Description is one of four rhetorical modes (also known as modes of discourse), along with exposition, argumentation, and narration. Each of the rhetorical modes is present in a variety of forms and each has its own purpose and conventions. Description is also the fiction-writing mode for transmitting a mental image of the particulars of a story.
Famous quotes containing the word description:
“It is possibleindeed possible even according to the old conception of logicto give in advance a description of all true logical propositions. Hence there can never be surprises in logic.”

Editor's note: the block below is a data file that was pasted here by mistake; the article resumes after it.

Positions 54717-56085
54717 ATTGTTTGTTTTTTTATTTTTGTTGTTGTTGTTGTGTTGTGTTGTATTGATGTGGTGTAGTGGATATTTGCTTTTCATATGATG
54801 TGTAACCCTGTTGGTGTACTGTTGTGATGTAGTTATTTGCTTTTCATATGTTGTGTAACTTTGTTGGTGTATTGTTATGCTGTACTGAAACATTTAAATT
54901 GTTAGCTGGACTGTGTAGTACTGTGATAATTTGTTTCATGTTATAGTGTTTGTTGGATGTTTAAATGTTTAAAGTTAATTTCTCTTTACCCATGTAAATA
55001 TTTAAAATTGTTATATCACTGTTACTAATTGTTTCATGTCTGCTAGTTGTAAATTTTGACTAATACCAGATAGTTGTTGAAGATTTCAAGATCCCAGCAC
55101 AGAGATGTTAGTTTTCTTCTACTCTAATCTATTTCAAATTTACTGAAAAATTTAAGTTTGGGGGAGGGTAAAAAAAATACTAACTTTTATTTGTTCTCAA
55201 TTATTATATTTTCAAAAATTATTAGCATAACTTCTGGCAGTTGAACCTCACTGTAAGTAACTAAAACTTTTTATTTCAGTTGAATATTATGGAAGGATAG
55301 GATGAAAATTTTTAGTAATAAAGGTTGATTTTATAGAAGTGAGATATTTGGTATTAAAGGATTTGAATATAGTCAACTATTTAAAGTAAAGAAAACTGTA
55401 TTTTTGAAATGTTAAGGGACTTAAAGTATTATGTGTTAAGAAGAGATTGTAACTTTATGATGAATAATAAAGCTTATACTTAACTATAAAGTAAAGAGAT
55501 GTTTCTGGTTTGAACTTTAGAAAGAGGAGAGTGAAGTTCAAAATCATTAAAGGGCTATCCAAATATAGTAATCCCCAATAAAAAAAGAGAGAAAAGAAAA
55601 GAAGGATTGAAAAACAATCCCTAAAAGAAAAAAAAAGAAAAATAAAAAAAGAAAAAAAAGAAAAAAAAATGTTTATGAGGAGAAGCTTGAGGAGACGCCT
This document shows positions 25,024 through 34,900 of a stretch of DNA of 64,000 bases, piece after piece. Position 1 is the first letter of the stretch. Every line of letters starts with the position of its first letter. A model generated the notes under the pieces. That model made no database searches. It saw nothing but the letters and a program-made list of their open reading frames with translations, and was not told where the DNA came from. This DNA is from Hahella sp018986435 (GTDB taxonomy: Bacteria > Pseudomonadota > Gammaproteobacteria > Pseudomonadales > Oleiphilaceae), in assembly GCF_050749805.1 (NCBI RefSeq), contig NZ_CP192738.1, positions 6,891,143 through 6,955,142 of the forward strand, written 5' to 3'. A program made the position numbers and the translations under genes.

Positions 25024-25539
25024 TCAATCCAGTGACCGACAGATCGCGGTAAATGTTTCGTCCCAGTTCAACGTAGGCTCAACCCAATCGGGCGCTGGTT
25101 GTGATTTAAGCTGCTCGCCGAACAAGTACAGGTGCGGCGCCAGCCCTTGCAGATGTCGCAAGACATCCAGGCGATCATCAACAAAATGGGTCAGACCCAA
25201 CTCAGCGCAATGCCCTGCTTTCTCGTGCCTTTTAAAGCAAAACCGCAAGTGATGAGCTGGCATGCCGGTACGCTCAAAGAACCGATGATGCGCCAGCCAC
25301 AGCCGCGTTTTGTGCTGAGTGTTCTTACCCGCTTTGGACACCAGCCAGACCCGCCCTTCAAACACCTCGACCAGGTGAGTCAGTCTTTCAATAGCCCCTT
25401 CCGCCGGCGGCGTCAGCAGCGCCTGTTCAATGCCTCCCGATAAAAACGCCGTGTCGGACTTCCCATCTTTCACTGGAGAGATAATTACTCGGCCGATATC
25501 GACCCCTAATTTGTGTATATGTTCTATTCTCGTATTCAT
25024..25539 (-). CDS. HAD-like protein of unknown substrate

—Ludwig Wittgenstein (18891951)
“Everything to which we concede existence is a posit from the standpoint of a description of the theory-building process, and simultaneously real from the standpoint of the theory that is being built. Nor let us look down on the standpoint of the theory as make-believe; for we can never do better than occupy the standpoint of some theory or other, the best we can muster at the time.”
—Willard Van Orman Quine (b. 1908)
“God damnit, why must all those journalists be such sticklers for detail? Why, theyd hold you to an accurate description of the first time you ever made love, expecting you to remember the color of the room and the shape of the windows.”
—Lyndon Baines Johnson (19081973)